It’s not a perfect template, but I like the symmetry of snatching and CJ’ing on the first and third training days instead of bunching them on one side of the week. If the lifter was young (and therefore can recover well) or an intermediate squatter wanting to push it hard, they could squat on Friday. This weekly structure would work well with a traditional Texas Method set up, and depending on the lifter’s deficiency, they could focus more on the Olympic lifts or the squatting. Otherwise, I’d clean and jerk heavier near the end of the week, use that as some squatting work, and then get some benching in if the person was weak or still wanted to get bigger. I don’t usually knock bench completely out of a program unless someone is no-shit committed to weightlifting.

I always like to get quality RDLs in most programs since most trainees rarely develop their posterior chain properly and they can be a benefit in weightlifting. If someone wanted to, they could squat and bench and RDL, but that’s kind of a lot of shit going on. The benching could always be lighter or medium-ish and supersetted with RDLs for the sake of getting through it.

As far as the snatch and CJ, I’d approach it like I mentioned in the previous article. To summarize, you’d lift heavy in one of the lifts and then “medium” (or about 80% of the hypothetical max) with the other lift. Snatch is always done first since you’ll always CJ after a snatch in a meet. Monday would be heavy snatch, medium CJ. Friday would be medium snatch, heavy CJ. For the medium lift, accumulate 6 to 10 reps preferably on a clock (1 minute for snatch, 90 to 120 seconds for CJ). For the heavy lift, work up to heavy singles, meaning you can only do about five of them. Each week you’ll aim to increase the weight by 2.5 or 5k. When you can’t maintain 5 singles, just do about 3 and keep progressing. Eventually you’ll only be able to hit one heavy single and can’t repeat it. Keep pushing the weight each week with as small increments as you can. If you did this progression right, you should have about 2 or 3 months of work. If you have serious mechanical errors, then decrease the top load about 10% and work on your issue.

This is pretty much a beginner progression on the Olympic lifts that can last anywhere from two to four months. It’s simple and effective. Once you peter out on this progression, you’ll be ready for more complicated programming unless you just want to continue doing sub-maximal work on the Olympic lifts and max them every few weeks.

Ideally you’d want a coach before starting so you don’t ingrain bad habits or movement patterns, but once you complete this progression you definitely need to seek out a coach. If you spend a couple months working on something, it means you’re dedicated enough to spend a little money and improve on whatever you accomplished solo.

I wouldn’t add much more to this other than pull-ups or chin-ups sprinkled in on any day. Of course, muscle imbalances should be corrected when necessary, but most people throw too much shit into a training program, clutter it up, and they miss out on raw performance gain that the basic barbell lifts provide.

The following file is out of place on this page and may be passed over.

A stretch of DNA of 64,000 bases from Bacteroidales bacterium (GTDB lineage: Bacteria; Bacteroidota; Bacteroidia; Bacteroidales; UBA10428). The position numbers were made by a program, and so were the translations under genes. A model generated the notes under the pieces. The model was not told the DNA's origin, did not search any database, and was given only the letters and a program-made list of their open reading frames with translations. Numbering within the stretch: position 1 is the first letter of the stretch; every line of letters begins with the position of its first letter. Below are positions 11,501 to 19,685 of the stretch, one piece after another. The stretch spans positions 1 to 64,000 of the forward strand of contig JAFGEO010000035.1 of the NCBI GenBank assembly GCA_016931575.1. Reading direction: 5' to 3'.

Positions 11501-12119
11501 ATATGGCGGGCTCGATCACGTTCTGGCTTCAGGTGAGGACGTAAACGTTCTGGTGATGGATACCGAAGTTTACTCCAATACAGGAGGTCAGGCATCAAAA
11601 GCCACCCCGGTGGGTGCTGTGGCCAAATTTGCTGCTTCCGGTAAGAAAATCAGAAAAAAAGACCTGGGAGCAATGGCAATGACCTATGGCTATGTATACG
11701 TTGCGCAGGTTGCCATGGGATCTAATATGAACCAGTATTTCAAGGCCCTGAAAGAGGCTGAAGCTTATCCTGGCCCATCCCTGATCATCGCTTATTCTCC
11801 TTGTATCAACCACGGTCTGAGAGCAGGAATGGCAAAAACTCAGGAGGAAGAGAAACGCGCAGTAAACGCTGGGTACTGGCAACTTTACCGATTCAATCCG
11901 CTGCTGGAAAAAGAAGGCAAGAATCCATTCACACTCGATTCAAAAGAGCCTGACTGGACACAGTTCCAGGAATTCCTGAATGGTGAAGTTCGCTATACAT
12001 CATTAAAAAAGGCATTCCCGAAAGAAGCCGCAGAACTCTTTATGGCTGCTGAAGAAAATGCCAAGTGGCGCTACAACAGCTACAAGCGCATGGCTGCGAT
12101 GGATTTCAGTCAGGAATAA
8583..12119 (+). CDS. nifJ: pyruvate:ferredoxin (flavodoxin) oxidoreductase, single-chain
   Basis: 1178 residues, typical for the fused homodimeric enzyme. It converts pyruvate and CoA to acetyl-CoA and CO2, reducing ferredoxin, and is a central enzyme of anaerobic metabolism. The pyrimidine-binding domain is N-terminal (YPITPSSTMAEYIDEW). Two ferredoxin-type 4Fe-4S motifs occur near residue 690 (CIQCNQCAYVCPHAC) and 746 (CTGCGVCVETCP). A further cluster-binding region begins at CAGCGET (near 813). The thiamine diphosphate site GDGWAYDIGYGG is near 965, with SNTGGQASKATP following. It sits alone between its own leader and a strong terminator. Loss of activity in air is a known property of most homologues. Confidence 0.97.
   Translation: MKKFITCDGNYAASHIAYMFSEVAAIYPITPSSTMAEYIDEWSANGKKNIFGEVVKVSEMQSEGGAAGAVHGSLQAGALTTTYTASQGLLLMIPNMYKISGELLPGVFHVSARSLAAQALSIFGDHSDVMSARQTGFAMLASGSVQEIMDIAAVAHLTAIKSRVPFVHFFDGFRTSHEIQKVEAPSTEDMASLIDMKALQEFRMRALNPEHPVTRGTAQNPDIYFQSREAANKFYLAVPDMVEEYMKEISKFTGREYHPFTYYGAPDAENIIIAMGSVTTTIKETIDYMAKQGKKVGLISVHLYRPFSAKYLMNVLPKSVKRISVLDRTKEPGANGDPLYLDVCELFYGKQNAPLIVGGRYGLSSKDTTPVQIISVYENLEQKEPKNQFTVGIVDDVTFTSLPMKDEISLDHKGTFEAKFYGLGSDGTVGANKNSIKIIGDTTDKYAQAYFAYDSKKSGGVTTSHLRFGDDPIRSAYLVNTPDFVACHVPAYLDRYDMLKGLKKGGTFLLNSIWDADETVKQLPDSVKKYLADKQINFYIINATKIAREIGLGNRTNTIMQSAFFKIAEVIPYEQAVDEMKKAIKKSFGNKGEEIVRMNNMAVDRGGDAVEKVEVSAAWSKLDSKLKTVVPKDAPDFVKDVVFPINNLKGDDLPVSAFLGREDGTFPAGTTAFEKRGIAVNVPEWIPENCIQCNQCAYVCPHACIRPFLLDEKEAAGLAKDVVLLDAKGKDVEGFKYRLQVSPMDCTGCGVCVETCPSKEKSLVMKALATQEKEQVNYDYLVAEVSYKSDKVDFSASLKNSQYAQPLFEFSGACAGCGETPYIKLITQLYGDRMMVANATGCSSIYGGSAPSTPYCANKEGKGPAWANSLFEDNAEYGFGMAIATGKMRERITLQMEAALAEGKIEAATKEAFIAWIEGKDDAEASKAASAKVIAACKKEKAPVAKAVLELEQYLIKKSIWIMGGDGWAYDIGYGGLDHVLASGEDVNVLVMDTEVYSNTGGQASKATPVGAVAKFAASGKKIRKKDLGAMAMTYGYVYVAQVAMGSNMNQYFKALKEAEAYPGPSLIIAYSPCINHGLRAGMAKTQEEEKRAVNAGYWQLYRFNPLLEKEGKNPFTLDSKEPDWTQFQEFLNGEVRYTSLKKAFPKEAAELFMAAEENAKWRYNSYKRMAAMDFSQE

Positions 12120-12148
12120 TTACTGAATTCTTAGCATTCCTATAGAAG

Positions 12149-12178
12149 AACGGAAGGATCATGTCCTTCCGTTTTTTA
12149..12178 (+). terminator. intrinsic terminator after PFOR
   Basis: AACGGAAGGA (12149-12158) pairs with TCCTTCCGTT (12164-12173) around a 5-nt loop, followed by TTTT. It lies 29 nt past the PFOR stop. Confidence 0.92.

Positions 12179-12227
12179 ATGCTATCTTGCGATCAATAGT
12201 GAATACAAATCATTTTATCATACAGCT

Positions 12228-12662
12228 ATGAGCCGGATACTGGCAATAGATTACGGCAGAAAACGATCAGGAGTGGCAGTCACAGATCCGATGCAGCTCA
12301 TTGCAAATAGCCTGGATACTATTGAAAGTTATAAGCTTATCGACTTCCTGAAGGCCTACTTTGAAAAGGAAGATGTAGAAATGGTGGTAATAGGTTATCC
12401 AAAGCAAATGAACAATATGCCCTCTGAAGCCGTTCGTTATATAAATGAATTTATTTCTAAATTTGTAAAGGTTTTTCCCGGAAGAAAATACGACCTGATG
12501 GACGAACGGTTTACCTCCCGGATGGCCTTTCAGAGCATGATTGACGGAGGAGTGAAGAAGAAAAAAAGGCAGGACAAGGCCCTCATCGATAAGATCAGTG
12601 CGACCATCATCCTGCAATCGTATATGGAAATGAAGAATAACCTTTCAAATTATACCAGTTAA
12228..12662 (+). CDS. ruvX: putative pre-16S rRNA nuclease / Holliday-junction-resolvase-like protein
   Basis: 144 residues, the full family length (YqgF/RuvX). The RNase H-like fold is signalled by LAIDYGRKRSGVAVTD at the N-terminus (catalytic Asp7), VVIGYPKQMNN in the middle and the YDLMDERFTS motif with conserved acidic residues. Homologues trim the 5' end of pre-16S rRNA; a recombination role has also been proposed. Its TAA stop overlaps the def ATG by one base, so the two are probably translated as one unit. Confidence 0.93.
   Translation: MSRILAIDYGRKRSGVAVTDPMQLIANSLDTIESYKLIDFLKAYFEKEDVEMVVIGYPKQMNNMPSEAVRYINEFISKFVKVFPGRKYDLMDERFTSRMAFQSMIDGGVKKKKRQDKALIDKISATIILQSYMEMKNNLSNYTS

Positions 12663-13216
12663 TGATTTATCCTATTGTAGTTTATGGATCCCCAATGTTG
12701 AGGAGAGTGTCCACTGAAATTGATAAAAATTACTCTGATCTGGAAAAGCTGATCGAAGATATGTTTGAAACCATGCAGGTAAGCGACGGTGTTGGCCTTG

Chalk Talk #8 – Speed Deadlifts & RDL

In a recent post by my Australian SOF buddy, Shaun Trainor, he reminded me that I recommended he do speed deadlifts and RDL’s while he was deployed in lieu of heavy deadlifts. In a program or circumstance that can’t tolerate the systemic depression or local soreness associated with heavy deadlifts, using speed deadlifts with posterior chain work will still get explosive work with the posterior chain. When Shaun returned home, he was able to jump back up to his previous deadlift numbers fairly quick.

Speed deadlifts can be alternated every week with heavy deadlifts, as they are in a few of my Texas Method templates, or they can be done every week to maintain some deadlift work without getting beat down. Not to mention you can accumulate some decent volume with doubles or triples on deadlift to develop a jacked back.

If you watch until the end of the video, you’ll see an explanation of NOT leaning back at the top of a deadlift. It’s a common fault that is incredibly injurious, looks ugly, and makes someone look inexperienced with anatomy or lifting. Simply lift the chest to ensure a neutral spine; don’t lean back.

Flexible Training Programs

OLYMPUS DIGITAL CAMERAThis article is written by my good friend Shaun Trainor, owner and operator of Project Warrior in Fairy Meadow, New South Wales, Australia. Shaun spent 12 years in the Australian military with the last half of it in 2nd Commando Regiment, a special operations unit. 

The subject of Justin’s recent post (Category Programming) on training around an erratic schedule is one that is near and dear to my heart. One of the things that used to frustrate me when I was trying to design a training program was that almost everything out there has a weekly structure. Obviously that makes sense for the majority of people, because they have a Monday-to-Friday job, but it makes it difficult for those of us who work in the military, law enforcement, or emergency services.

I spent 12 years in the Australian military; the last 6 in SOF. Obviously this was a job that required a high level of physical preparedness, but it was also a job that at times made it extremely difficult to train effectively. On any given day I was doing anything from hanging around the office, drinking coffee, to climbing a caving ladder up the side of a ship with 90lbs of gear strapped to me.

The problem
Say I’m running a basic Texas Method and Friday is my squat intensity day. But what happens if I spent Thurday night in an exercise that involved clearing a 30 story office building until 4AM? How do you think my squats are going to go?